These developments can increase the relevance of development projects for individual communities. But they also pressure multilateral institutions to rectify a perceived “democratic deficit,” even though the institutions were never designed to be governed by popular democracy.
Development banks have of course evolved. Representatives from “civil society” now participate in public meetings, ironically through their own centralized, organized groups. The World Bank administers trust funds financed by public and private contributions to address specific issues (e.g., disease eradication). These efforts enhance coordination among non-state and state actors even as they diminish the ability of the World Bank to operate independently.
In sum, at every level of society and commerce, technology and populist politics propel forward policy priorities delivering decentralization. Retreating behind regional entities is not the answer. They can generate local rigidities that can amplify (if not create) geopolitical tensions. Regional centralization is also at odds with expanding cross-border connectivity among individuals and localities. Mobile computing, blockchain transaction services (especially in the trade finance and customs facilitation contexts), and social media communication can only increase the need for evolution in every part of the Bretton Woods system.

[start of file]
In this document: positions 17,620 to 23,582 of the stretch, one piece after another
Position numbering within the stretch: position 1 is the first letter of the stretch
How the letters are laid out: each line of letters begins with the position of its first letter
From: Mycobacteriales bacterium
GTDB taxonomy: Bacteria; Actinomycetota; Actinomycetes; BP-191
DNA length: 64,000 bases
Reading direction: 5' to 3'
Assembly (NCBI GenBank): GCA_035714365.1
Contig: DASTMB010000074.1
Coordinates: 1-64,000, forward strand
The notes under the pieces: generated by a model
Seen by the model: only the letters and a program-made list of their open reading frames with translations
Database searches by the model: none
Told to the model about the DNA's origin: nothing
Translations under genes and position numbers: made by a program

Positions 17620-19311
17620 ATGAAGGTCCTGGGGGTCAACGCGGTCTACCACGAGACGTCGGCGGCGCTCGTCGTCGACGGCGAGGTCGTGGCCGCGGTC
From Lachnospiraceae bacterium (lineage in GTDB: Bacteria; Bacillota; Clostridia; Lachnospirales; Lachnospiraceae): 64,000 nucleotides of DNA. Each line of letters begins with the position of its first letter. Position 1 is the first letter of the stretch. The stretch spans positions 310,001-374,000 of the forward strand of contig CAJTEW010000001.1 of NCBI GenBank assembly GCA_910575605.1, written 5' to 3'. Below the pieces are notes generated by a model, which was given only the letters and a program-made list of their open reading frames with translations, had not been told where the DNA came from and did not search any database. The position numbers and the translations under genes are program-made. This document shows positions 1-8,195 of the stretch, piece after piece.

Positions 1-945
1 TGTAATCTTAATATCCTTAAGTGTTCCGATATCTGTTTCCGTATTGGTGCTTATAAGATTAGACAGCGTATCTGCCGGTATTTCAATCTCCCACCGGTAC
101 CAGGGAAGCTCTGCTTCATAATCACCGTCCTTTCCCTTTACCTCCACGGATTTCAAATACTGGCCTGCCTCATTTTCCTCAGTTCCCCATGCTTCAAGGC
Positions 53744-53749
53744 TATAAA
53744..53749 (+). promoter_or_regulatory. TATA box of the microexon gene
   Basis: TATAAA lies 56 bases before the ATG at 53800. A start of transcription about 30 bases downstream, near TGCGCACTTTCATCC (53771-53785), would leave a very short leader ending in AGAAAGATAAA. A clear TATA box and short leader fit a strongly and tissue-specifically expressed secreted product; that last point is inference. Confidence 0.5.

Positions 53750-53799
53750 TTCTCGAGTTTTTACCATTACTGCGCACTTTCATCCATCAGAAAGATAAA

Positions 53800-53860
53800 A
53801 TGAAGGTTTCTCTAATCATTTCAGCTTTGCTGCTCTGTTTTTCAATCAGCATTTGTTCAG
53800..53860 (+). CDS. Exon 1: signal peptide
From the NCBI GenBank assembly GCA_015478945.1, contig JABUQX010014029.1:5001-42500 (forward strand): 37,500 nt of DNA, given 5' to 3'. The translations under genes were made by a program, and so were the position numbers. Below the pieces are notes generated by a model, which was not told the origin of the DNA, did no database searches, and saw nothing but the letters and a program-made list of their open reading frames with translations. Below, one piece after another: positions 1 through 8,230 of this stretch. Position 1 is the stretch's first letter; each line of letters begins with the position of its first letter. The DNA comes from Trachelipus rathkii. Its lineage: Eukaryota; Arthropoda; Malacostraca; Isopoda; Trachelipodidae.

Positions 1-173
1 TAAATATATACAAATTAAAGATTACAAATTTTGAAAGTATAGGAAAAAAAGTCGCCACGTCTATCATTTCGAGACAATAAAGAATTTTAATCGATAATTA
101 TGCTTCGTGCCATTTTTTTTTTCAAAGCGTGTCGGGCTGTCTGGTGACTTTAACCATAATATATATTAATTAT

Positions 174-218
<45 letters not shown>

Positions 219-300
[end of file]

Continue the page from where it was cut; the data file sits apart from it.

The Bretton Woods institutions — and their sovereign shareholders — must evolve to meet the needs of a globally connected but distributed economy. Enhanced consultation and transparency may provide part of the answer. Some informal international entities (the Financial Stability Board), as well as the IMF, are currently exploring ways to increase engagement with a more distributed stakeholder base. Mutual recognition agreements, reciprocal enforcement agreements, and/or minimum standards regarding regulations may support 21st century distributed and interdependent economy better than zero-sum-game tariff negotiations.
The Bretton Woods system must adapt if it is to survive and thrive over the next 75 years. The time to intensify and accelerate the evolution of the system is now.
A version of this story appeared first on the Bretton Woods Committee blog, where the author is a member. Barbara C. Matthews is a non-resident senior fellow at the Atlantic Council. She is also Founder & CEO of BCMstrategy, Inc., a technology start-up providing investors and advocates with alternative data and predictive analytics using patented technology. Follow her on Twitter Barbara C. Matthews